television

Acclaim, justified

12:00:00 AM

Mad Men is one of the most critically-acclaimed (non-HBO) television shows today, and for good reason. It's a great example of how all the elements of great programming come together seamlessly - from the script to the acting, from the setting to the wardrobe. It gives quality television a whole new meaning.

Title card
(image from the internet)
Set in the 60s, the show touched on sensitive issues of the time such as racism, homosexuality, marriage and infidelity, and women in the workforce. Some of those issues are still quite big to this day, although I daresay discourse is much more open now than it was fifty years ago.

Although the pilot premiered in 2007, I only started watching it this year when my best friend, Joandrea, recommended it to me. As I was already five seasons behind, I had reservations about watching it. But when I read the glowing reviews from various websites, I figured it could be worth my time. And it was.

It's not marathon-friendly (like Suits, Alias, or Doctor Who); Mad Men is a tad too heavy. It is, after all, a drama series, and I will admit I'm not particularly fond of that. I could only bring myself to watch two to three episodes at a time, so it took me about a month to finish all five seasons.
Quite the ensemble, eh?
(photo from the internet)
Casting is definitely one of the strongest points of this show. Everyone fits right into their respective characters, and the chemistry among the cast is evident. Jon Hamm as the talented but troubled Don Draper is genius, as is Vincent Kartheiser's ambitious Pete Campbell.
I wish that I could find that dress in ukay-ukay.
(photo from the internet)
It should come as no surprise that I instantly fell in love with the wardrobe. I especially love the dresses they put on Joan Harris (played by Christina Hendricks) and Megan Draper (played by Jessica Pare). I would have loved to live in the US in the sixties if only to wear those clothes!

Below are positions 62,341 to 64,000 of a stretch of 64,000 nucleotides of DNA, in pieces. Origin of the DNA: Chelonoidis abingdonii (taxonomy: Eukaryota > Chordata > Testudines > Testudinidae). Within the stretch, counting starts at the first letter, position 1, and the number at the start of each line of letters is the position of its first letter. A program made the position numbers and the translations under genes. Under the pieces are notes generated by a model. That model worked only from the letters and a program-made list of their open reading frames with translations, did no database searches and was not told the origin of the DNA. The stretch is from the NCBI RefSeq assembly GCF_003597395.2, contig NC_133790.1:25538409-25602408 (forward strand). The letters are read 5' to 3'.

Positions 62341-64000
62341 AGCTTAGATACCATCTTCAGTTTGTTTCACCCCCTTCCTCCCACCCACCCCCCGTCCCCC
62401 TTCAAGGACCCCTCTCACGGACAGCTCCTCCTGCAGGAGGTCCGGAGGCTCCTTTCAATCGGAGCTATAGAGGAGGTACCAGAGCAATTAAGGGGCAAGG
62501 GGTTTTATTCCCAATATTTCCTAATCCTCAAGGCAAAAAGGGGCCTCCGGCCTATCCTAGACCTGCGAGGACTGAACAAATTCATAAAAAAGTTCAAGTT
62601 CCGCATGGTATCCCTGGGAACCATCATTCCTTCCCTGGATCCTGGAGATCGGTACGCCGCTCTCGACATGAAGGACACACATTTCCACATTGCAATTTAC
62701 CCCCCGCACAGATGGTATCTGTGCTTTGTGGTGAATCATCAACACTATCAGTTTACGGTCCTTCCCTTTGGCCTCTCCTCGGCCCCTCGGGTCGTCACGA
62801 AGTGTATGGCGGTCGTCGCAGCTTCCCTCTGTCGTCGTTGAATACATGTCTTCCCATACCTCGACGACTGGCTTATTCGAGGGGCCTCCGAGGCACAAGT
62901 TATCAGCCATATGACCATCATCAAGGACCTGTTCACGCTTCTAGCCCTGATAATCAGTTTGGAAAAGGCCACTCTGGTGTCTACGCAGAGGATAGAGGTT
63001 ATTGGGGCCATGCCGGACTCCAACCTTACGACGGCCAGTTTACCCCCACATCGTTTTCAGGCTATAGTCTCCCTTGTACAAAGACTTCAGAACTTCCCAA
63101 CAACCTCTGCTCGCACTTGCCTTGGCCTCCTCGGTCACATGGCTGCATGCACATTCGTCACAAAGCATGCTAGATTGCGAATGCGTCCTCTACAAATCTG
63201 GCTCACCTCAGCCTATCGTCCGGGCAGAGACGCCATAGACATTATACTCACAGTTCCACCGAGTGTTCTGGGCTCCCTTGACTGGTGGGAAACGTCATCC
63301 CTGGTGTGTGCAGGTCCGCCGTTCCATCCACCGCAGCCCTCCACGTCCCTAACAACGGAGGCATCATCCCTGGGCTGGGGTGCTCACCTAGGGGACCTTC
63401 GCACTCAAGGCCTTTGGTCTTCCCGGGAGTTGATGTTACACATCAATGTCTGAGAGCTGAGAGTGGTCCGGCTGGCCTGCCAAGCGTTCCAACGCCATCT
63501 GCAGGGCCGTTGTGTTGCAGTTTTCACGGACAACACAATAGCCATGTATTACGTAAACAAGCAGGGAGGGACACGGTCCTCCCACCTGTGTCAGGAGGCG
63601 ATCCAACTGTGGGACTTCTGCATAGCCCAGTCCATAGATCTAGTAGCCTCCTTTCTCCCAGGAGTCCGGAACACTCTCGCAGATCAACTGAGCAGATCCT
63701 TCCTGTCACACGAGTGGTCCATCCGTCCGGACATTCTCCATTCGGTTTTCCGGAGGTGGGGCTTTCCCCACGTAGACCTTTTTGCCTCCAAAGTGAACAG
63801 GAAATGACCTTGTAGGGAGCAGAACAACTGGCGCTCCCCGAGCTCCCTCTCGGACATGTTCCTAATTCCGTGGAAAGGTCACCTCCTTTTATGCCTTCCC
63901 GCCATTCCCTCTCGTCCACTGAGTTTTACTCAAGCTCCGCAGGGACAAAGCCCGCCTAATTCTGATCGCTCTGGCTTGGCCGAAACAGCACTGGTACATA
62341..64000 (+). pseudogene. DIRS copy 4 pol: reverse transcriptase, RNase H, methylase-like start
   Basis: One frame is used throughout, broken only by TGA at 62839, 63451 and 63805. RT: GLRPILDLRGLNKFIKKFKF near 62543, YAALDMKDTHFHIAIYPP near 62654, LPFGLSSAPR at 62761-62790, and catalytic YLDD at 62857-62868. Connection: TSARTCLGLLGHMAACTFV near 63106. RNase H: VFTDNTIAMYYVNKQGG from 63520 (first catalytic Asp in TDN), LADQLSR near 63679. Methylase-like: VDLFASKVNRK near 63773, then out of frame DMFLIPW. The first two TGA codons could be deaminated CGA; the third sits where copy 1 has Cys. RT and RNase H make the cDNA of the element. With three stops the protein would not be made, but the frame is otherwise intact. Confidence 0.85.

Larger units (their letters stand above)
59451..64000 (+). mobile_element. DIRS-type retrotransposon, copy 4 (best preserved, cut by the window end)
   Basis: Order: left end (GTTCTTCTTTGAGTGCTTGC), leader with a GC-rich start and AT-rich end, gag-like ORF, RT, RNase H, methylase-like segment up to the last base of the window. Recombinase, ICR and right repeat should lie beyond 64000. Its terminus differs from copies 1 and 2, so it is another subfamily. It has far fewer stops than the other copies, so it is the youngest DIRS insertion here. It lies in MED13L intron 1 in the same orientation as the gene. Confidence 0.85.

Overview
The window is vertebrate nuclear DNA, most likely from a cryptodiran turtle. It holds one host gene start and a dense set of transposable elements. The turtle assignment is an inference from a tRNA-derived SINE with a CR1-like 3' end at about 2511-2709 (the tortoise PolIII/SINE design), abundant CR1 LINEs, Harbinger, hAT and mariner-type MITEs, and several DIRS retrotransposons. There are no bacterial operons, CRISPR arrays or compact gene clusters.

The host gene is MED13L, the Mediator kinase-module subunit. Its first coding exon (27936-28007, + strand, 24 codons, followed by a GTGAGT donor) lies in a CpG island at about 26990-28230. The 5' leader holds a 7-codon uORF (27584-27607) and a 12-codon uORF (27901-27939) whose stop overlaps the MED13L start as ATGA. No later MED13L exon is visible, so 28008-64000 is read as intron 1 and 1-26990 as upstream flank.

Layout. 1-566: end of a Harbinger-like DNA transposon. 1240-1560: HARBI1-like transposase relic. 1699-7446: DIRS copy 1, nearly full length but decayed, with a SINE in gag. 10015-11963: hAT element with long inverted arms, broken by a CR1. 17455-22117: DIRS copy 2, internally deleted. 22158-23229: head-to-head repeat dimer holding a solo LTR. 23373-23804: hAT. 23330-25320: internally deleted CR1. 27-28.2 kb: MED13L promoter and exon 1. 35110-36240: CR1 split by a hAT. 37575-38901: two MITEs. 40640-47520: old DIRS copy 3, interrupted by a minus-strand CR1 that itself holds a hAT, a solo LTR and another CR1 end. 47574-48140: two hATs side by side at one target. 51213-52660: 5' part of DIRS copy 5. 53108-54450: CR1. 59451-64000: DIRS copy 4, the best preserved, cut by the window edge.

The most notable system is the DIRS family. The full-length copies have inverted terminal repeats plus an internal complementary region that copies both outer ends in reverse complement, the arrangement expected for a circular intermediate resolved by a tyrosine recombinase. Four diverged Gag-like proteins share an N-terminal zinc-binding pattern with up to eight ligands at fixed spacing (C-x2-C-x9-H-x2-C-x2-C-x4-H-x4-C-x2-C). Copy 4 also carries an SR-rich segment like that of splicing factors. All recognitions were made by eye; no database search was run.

The copywriter takes the subway.
(photo from the internet)
And it's not just the clothing that accurately reflects the period. The houses, the cars, the offices, the music, and even the packaging of the products shown are all from that era! I read from somewhere that this show is quite the expensive production, and it's clear why.

But as my film professor always pointed out, everything starts with a strong script. You can have the best actors and the best production designs in the world and still fail on account of bad writing. The script is the main reason this show sweeps the Emmys year after year (well, except for 2012, that is).

Because of the quality of the writing and the great casting choices, the characters and how they interact with one another comes across as very realistic. Mad Men is character-driven, with each individual contributing significantly to the overall appeal of the show. And the presence of strong female characters that went against the period is something that I particularly appreciate.
Move over, Don. Pete has arrived.
(photo from the internet)
However, I have to say that in season five, I found Don Draper's character becoming one-dimensional. When his secret was finally revealed, he seemed less interesting. Pete Campbell, on the other hand, has steadily grown on me. His shining moment was when he visited Beth Dawes (played by Alexis Bledel) in the hospital - that scene just broke my heart!

Season six started filming last October, and will be aired in 2013. If you haven't seen the show, I suggest you start now. If you're missing some episodes, brush up. The accolades should be a clear indication that this is a show that no television junkie should miss.

isawisay

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